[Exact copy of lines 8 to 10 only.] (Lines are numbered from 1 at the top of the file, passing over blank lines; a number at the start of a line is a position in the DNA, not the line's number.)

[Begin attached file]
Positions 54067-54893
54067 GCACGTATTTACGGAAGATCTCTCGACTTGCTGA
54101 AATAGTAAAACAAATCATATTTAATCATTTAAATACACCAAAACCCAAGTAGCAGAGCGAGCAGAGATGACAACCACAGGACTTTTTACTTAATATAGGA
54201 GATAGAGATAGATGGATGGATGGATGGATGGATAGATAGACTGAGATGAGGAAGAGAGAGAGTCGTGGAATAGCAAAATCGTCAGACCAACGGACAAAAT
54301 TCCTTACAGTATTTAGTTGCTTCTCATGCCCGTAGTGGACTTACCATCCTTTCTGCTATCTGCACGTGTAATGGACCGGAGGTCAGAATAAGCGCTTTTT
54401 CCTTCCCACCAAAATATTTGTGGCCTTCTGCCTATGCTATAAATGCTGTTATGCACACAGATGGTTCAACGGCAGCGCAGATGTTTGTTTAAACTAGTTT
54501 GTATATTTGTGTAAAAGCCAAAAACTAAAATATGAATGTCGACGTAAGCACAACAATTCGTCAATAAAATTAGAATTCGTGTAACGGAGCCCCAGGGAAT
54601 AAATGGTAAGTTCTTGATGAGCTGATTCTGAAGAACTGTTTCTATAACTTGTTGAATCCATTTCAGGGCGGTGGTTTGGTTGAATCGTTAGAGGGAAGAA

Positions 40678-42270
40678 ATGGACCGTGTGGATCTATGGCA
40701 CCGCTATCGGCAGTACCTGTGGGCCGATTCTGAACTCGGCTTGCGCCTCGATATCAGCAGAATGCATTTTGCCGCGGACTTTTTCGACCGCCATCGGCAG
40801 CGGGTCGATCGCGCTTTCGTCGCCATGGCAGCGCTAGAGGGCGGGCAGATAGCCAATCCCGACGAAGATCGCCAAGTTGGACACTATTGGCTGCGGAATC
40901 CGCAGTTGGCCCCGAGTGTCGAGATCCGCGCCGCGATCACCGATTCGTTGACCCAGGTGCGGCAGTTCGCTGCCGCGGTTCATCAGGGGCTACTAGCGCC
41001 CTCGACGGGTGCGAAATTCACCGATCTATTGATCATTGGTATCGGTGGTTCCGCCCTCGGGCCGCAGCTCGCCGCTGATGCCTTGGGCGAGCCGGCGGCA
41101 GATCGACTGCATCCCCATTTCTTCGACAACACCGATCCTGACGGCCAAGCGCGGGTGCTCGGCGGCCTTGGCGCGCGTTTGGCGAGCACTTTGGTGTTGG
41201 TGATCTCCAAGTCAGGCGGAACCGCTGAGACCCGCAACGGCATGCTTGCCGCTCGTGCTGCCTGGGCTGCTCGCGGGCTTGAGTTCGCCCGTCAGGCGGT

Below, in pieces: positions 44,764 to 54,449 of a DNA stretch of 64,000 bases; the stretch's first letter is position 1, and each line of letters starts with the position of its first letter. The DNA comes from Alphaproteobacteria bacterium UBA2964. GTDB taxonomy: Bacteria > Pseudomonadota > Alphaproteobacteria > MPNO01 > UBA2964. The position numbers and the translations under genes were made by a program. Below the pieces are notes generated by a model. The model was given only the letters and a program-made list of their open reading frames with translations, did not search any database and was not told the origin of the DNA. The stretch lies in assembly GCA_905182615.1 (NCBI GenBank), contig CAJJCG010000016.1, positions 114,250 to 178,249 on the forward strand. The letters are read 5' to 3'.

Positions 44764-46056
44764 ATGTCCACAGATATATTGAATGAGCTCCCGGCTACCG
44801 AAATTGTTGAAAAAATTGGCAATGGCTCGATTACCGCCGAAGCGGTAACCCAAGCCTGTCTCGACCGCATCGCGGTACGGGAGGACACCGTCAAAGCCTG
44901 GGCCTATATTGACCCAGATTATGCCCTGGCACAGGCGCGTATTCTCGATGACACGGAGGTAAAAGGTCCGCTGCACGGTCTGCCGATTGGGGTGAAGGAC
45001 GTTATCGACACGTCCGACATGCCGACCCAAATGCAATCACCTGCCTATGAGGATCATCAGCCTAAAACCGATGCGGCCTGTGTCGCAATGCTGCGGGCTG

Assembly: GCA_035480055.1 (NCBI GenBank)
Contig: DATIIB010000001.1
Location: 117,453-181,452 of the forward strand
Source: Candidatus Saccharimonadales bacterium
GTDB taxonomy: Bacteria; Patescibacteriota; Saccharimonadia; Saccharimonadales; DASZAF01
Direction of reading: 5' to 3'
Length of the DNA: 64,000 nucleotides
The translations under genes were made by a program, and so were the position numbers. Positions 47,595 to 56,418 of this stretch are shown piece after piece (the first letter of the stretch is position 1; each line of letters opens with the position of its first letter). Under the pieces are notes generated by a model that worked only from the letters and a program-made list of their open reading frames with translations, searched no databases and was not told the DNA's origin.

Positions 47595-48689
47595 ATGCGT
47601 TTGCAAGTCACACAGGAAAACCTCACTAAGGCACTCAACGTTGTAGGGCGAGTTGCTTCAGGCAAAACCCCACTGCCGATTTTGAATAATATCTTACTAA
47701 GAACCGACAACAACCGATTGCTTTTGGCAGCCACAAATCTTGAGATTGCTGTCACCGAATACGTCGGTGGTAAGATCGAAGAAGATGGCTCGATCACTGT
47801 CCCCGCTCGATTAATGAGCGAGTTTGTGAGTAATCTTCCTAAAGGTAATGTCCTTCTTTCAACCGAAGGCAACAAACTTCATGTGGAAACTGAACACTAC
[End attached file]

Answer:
54601 AAATGGTAAGTTCTTGATGAGCTGATTCTGAAGAACTGTTTCTATAACTTGTTGAATCCATTTCAGGGCGGTGGTTTGGTTGAATCGTTAGAGGGAAGAA

Positions 40678-42270
40678 ATGGACCGTGTGGATCTATGGCA